leg health

Foods That Fight Varicose Veins

What’s on your menu? If you aim to prevent or combat the telltale signs of spider and varicose veins, Jacksonville vein specialist Dr. James St. George has a few diet and nutrition recommendations. Foods containing vitamins C, E, B6, and B12, or copper, fiber, and bioflavonoids, help keep the vein walls strong and blood pumping efficiently.

Foods That Fight Varicose Veins

Vitamin C helps the body make the connective tissues collagen and elastin, which the body uses to repair and maintain veins, keeping them flexible and strong. Top sources of vitamin C are oranges, guava, kiwi, sweet red and green peppers, grapefruit and vegetable juice, strawberries, cantaloupe, and Brussels sprouts.

Vitamin E keeps platelets from sticking together and adhering to the sides of blood vessel walls. This prevents blood from clotting. Load vitamin E by adding wheat germ, corn, nuts, seeds, olives, asparagus, spinach, or other green leafy vegetables.

Vitamins B6 and B12 help clear the blood of homocysteine, which has been linked to recurring blood clots. B6 sources primarily are meats, poultry, and fish, including tuna, calf liver, beef, chicken, turkey, venison, cod, and halibut. You’ll also find it in potatoes and sunflower seeds. B12-rich foods are mostly meat, fish, and dairy products. The top choices are clams, oysters, crabs, salmon, rainbow trout, herring, beef, chicken, turkey, and fortified cereals.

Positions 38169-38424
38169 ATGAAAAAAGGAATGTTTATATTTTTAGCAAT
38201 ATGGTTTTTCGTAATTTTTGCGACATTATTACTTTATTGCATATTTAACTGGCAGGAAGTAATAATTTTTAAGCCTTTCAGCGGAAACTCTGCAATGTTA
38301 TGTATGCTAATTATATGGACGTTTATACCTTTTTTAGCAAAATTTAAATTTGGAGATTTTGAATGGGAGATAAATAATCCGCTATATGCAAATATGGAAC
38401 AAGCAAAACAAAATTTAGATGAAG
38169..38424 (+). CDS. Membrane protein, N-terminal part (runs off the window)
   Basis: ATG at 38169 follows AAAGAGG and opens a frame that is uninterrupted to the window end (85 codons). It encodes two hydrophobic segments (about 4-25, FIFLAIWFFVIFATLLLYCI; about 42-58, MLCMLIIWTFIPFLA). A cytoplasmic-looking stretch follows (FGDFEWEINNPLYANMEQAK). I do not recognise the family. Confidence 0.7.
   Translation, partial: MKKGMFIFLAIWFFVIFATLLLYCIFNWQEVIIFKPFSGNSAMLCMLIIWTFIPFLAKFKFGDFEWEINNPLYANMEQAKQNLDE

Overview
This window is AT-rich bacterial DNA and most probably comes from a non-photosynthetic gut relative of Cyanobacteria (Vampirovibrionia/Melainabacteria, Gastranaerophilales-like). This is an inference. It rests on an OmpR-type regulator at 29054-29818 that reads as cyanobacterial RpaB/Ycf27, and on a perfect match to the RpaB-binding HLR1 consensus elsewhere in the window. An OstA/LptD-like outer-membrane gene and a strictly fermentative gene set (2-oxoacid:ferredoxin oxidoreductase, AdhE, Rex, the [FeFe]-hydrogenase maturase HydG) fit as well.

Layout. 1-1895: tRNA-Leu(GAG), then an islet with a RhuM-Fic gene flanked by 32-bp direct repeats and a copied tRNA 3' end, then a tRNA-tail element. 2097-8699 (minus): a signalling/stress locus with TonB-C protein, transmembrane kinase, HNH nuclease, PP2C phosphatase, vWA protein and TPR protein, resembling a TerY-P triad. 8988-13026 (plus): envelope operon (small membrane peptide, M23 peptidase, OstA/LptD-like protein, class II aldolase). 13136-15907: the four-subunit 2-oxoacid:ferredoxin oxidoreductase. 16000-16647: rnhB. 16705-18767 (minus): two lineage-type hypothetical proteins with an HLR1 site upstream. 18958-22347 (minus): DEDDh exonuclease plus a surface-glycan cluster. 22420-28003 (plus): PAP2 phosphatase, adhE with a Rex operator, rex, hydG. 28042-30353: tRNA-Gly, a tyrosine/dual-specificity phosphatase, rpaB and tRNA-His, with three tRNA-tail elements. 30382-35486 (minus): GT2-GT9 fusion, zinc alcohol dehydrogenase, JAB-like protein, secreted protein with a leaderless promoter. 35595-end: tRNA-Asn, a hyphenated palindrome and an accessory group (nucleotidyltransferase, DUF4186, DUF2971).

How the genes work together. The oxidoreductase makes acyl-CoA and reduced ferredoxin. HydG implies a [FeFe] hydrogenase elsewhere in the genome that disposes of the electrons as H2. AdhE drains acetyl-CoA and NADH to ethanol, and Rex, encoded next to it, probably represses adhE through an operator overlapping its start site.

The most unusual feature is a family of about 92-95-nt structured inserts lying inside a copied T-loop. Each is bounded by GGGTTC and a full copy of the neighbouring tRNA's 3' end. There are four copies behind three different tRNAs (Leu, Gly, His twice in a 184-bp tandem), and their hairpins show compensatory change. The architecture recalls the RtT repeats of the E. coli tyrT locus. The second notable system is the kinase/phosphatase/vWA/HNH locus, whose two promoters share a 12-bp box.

Copper is essential in building, repairing, and maintaining endothelial cells, the smooth protective cells that line the insides of blood vessels. It helps the body knit together collagen and elastin and is believed to help protect blood vessels against microscopic tears and rough spots that can lead to blood clots and plaque-filled veins. You’ll get plenty of copper by enjoying shellfish, lean red meat, calf liver, sesame seeds, cashews, sunflower seeds, barley, tempeh, soybeans, garbanzo beans, lentils, and lima beans.

Bioflavonoids are the chemical compounds in deep-colored berries like blueberries, blackberries, and cherries. They can help keep capillaries from breaking down and forming spider veins.

Fiber will help you avoid the painful and embarrassing constipation that creates pressure in your abdomen, which reduces blood flow back from your legs, weakening vein walls over time. Fiber-rich foods include beans, whole grains, brown rice, popcorn, nuts, baked potatoes (leave the skin on), bran cereal, oatmeal, berries, and crisp vegetables.

Of course, a great diet isn’t an end-all for spider and varicose veins. For treatment options, visit the St. Johns Vein Center in Jacksonville.

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